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Look Ma, No Hands: William Lamson at Marty Walker Gallery


by Gail Sachson 3 Nov 2009

Guest blogger Gail Sachson owns Ask Me about Art, offering lectures, tours and program planning. She is Vice-Chair of the Cultural Affairs Commission and a member of the Public Art Committee. Just as we have personal and unique rhythms in our individual walks, writings and words, nature has its  rhythms as well. Brooklyn performance artist […]

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MWG_Lamson_SeaInstall72

Photo: Marty Walker Gallery

Guest blogger Gail Sachson owns Ask Me about Art, offering lectures, tours and program planning. She is Vice-Chair of the Cultural Affairs Commission and a member of the Public Art Committee.

Just as we have personal and unique rhythms in our individual walks, writings and words, nature has its  rhythms as well. Brooklyn performance artist William Lamson, with a smile, the excitement of a child and the determination of a scientist, has documented nature’s beating heart on a trip to South America. The result is the art now on exhibit at Marty Walker Gallery.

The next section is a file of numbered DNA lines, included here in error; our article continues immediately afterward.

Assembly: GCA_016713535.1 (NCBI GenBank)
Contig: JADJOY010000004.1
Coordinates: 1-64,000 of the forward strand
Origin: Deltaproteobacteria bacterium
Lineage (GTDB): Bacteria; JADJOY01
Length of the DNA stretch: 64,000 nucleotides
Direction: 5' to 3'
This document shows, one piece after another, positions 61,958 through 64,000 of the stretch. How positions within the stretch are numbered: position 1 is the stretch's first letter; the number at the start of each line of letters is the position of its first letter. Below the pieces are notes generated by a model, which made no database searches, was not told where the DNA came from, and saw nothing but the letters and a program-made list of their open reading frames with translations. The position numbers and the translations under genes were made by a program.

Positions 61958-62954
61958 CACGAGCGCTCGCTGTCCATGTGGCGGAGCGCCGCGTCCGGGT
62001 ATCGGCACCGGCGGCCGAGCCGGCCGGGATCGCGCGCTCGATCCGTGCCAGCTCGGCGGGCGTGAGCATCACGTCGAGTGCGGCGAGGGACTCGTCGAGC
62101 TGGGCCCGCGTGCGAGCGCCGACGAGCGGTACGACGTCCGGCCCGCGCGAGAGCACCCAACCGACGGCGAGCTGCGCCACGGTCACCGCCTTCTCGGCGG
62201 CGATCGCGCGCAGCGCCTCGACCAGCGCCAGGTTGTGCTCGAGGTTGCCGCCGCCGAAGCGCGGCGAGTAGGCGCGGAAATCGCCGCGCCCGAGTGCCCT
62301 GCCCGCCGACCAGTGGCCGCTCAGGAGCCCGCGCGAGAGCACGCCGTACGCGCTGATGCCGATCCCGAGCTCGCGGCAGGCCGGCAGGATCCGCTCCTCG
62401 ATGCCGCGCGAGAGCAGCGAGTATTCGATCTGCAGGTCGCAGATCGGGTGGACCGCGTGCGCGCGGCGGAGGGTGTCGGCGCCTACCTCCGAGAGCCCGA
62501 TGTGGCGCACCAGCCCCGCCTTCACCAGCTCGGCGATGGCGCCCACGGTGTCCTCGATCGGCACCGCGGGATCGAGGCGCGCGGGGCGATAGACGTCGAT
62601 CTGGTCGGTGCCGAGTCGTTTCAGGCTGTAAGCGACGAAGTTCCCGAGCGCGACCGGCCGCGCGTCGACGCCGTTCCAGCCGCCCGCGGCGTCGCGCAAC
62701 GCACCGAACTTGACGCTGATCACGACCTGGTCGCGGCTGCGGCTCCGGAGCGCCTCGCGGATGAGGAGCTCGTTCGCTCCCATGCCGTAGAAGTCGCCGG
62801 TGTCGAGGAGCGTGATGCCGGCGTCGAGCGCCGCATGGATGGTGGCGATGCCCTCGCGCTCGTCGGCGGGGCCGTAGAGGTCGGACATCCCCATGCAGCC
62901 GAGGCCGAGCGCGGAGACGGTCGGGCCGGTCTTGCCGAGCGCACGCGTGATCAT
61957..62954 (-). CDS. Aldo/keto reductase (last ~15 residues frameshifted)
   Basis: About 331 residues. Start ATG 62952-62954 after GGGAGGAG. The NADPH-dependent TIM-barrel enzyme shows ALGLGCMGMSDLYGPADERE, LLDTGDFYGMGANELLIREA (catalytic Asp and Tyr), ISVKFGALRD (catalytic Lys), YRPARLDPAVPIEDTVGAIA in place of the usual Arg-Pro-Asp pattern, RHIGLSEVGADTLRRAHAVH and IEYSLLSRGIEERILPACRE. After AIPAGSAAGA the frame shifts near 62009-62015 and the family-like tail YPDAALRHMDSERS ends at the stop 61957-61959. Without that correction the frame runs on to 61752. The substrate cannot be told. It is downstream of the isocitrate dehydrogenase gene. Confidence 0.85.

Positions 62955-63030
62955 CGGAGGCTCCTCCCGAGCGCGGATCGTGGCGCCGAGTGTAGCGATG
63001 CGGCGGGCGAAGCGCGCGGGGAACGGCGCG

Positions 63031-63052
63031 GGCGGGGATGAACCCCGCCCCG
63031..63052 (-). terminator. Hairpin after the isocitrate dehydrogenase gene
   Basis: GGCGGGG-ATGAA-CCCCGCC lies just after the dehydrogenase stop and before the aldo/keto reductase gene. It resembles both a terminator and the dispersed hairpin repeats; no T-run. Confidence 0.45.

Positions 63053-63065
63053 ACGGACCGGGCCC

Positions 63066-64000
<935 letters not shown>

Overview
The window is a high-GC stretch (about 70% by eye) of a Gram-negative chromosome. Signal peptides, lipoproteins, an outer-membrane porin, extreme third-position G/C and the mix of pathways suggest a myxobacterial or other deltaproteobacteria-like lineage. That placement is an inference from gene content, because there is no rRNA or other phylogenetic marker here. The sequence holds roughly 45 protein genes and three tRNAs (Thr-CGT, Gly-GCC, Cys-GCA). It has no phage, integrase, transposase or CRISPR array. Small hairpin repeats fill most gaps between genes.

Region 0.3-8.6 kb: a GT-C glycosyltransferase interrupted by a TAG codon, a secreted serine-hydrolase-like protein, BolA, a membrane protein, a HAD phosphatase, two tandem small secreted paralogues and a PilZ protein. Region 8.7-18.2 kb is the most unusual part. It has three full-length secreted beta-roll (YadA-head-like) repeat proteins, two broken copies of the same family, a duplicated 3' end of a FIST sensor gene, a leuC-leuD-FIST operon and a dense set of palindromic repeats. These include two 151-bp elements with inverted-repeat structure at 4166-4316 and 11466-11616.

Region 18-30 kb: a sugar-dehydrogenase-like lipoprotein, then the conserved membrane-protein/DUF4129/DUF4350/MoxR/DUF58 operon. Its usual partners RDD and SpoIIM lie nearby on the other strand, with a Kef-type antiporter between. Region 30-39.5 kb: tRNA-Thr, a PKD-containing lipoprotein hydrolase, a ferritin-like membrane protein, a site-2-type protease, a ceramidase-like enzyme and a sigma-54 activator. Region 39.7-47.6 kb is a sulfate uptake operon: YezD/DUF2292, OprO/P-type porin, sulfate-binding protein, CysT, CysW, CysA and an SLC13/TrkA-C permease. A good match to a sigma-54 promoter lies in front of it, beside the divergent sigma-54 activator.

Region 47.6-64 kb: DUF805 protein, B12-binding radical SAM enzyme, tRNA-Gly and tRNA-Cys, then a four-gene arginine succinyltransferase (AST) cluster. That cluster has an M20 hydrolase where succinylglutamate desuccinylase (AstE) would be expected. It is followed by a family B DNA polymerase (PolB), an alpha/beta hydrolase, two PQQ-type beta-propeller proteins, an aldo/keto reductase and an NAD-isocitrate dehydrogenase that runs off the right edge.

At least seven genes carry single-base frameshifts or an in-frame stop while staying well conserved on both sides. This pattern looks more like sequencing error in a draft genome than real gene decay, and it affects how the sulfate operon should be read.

I imagine that Lamson smiled during the entire project. He must have envisioned us, his future audience, smiling also. He might have said on a dare to us, “What if I could make beautiful drawings without actually touching the paper?” We would say “Show us!” And he did.

Eleven automatic drawings, created not by his hand but by contraptions he devised, reveal Lamson’s engineering feats.  But, like any performance artist, he doesn’t leave the scene entirely. There are two videos with undoctored sound, which were edited down from a few hours of drawing to a few minutes. They mesmerize the viewer, like a magician explaining his tricks.

How DOES he do it? The elegant marks of the “Sea Drawings” are produced on paper by a make-shift machine Lamson made with a pencil, strings, a tin can and water bottles. When the tides splash against the rocks, the machine is activated and the result, untouched by the artist, is on the wall at the gallery. (Check out the video below to see how it works.) The artist wants us to smile, to be amazed, to appreciate the idea, the effort, the scene and, of course, the art. And yes … to applaud. After all, it’s a performance.

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